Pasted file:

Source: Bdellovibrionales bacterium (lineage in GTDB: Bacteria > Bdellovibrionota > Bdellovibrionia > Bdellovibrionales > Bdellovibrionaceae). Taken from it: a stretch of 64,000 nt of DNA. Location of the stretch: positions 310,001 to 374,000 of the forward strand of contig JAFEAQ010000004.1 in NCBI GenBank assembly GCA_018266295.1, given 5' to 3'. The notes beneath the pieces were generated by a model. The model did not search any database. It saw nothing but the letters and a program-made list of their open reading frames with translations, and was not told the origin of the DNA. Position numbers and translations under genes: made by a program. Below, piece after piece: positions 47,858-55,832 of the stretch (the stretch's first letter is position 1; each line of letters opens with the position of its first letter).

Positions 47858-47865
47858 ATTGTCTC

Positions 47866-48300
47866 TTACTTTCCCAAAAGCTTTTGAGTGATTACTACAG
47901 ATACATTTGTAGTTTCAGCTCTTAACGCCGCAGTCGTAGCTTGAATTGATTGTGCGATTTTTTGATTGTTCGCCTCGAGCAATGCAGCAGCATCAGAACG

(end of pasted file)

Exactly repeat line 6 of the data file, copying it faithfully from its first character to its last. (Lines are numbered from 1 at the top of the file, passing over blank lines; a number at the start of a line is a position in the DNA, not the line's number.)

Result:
47901 ATACATTTGTAGTTTCAGCTCTTAACGCCGCAGTCGTAGCTTGAATTGATTGTGCGATTTTTTGATTGTTCGCCTCGAGCAATGCAGCAGCATCAGAACG